Delaware employers should be well versed in the state and federal laws that govern issues such as minimum wage, overtime, meal breaks and plant closings. These wage and hour laws set the stage for a fair workplace. Breaking these laws can have serious consequences, including costly lawsuits.
Minimum Wage in Delaware
The minimum wage in Delaware is $8.25 as of June 1, 2015, which is exactly $1 above the federal rate of $7.25. Workers who qualify for minimum wage in Delaware are entitled to the higher of the two rates.
Minimum Wage of Tipped Workers: People who earn tips in Delaware must receive a minimum wage of $2.23 per hour, slightly above the federal rate of $2.13 an hour. Once a worker’s tips are counted, he or she must have made at least $8.25 an hour or else the employer will have to make up the difference.
Does Minimum Wage Apply to Me: Delaware exempts the following people from minimum wage laws: people who work in agriculture or fishing; people who work in outside commission sales positions; people who work in domestic service in a private home; U.S. government employees; executives and professionals who earn a salary; people who volunteer for nonprofits; and inmates who work with a program through the Department of Corrections.
More information on minimum wage exemptions may be viewed in the state law.
When Are Raises Required: No state or federal law requires Delaware employers to give workers a raise. However, if there is an agreement that outlines when and how pay increases may be given, an employer must uphold its end of the contract.
Work Hours in Delaware
There is no state law in Delaware that sets the number of hours an employer can require an employee to work. Instead, Delaware abides by the Fair Labor Standards Act that states that most people must receive overtime pay if they work more than 40 hours in a week.
Paying Overtime: Someone who works more than 40 hours in a week in Delaware will receive one and one-half times his or her regular hourly wage for each hour over 40 hours. Under federal law, there is no special pay rate for weekends or holidays unless working those days would put the employee at more than 40 hours. People who are exempt from overtime pay include salaried professionals.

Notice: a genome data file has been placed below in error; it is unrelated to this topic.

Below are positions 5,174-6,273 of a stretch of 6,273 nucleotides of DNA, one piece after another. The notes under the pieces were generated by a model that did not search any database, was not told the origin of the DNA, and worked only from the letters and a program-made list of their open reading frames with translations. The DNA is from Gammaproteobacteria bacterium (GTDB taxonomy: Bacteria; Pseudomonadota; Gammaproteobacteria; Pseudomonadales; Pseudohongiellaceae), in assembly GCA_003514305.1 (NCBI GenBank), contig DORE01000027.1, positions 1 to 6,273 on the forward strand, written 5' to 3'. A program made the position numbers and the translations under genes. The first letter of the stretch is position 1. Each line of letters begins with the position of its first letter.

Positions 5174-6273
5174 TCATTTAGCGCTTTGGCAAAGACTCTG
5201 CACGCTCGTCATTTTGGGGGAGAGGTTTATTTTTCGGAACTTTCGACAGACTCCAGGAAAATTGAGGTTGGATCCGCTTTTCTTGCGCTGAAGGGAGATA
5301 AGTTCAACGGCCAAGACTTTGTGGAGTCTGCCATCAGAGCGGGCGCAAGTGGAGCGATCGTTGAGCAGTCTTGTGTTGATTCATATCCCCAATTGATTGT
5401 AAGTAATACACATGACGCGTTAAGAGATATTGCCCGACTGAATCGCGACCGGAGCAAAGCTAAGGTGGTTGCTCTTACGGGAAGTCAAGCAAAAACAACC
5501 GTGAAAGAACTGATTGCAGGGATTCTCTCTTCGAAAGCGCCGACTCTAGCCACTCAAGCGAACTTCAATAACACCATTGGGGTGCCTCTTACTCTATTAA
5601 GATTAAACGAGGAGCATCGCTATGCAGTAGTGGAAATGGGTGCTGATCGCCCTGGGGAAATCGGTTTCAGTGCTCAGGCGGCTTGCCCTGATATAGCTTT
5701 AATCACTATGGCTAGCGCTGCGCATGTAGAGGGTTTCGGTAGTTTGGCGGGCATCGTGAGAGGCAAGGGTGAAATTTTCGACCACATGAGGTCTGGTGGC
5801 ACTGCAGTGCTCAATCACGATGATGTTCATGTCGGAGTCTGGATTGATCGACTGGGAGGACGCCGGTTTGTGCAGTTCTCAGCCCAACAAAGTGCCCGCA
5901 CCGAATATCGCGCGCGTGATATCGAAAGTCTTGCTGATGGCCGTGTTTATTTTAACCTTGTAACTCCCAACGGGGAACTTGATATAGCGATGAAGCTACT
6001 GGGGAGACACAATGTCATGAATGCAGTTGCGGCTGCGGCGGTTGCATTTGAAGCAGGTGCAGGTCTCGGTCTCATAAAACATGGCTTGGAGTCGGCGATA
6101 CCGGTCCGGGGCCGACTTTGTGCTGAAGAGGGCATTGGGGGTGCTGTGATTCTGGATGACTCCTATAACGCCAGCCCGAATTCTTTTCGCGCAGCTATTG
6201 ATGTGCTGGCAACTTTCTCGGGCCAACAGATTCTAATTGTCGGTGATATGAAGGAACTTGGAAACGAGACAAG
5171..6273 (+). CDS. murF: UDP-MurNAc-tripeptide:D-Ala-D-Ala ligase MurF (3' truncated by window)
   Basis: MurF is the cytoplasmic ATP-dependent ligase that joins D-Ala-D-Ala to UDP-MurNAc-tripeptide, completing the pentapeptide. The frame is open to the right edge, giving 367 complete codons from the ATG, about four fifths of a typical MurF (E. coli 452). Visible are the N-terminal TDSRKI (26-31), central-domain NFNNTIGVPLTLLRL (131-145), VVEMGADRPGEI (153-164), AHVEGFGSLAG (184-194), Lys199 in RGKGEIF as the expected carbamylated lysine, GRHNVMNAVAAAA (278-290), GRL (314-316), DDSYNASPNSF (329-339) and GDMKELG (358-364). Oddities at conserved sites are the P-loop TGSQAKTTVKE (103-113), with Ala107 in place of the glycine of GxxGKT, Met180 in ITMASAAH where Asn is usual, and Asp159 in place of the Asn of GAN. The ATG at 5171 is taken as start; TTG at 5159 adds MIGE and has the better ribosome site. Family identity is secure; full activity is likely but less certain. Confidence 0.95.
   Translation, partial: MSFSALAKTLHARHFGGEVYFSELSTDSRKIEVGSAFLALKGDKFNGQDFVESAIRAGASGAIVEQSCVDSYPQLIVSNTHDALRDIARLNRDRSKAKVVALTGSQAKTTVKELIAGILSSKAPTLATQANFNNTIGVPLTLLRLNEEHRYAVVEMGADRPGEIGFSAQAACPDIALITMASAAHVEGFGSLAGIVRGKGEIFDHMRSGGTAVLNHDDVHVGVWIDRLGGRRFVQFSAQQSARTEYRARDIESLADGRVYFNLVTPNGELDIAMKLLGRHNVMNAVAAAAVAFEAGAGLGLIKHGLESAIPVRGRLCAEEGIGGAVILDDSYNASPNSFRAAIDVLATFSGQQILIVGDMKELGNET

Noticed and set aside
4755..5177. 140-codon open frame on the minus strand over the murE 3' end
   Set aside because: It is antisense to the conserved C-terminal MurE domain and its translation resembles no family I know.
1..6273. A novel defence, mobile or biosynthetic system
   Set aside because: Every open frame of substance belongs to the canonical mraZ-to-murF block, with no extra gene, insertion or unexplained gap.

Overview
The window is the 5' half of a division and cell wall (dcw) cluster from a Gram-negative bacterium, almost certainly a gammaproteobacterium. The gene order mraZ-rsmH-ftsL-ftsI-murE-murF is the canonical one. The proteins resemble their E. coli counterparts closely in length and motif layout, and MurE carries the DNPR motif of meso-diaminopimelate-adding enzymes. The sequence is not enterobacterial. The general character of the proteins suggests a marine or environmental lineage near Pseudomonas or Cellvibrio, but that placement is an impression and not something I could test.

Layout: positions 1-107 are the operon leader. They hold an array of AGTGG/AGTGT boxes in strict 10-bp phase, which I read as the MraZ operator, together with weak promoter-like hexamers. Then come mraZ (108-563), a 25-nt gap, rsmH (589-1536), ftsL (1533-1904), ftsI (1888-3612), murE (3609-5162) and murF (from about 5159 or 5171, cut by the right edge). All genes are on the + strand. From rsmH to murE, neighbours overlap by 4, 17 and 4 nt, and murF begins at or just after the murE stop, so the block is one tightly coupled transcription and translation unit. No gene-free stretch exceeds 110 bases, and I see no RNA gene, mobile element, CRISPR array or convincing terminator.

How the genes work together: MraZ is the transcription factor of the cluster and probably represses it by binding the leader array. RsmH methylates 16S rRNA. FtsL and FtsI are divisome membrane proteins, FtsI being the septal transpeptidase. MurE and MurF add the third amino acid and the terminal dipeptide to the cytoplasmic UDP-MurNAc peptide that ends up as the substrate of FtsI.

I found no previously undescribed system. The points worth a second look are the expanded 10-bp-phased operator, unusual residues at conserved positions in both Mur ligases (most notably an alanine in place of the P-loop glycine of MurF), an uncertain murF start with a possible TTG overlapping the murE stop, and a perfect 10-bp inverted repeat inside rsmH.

Guaranteed Breaks and Meals: Anyone who works more than 7.5 hours a day in Delaware is entitled to a meal break of at least 30 minutes. That break must come after the first two hours that the employee works and before the final two hours that he or she works. There are some exceptions to the rule, including if there is a written agreement in place between the employer and the employee.
Nursing mothers are also required a pump break for the first year after a child’s birth, according to the Patient Protection and Affordable Care Act. The employer also must give the mother a space other than a bathroom.
Paid Time Off and Sick Pay: Employers in Delaware are not required to give workers paid or unpaid time off, whether it is for sick or vacation leave. These issues are typically a matter of agreement between the company and the employee.
Notice Period for Employee Termination: Delaware businesses do not have to give employees any notice of termination. The state abides by at-will employment, which means a business can fire someone at any time and for any legal reason.
Plant Closings & Layoffs: Delaware, like many other states, uses the federal Worker Adjustment and Retraining Notification Act to determine how much notice a qualified business must give of a significant layoff or plant closing. The law applies to employers that have at least 100 full-time employees or at least 100 employees who work a combined 4,000 hours or more every week. If there is a layoff that will affect at least 33 percent of the workforce or if a plant will close, the business must give 60 days’ notice.
The content on our website is only meant to provide general information and is not legal advice. We make our best efforts to make sure the information is accurate, but we cannot guarantee it. Do not rely on the content as legal advice. For assistance with legal problems or for a legal inquiry please contact you attorney.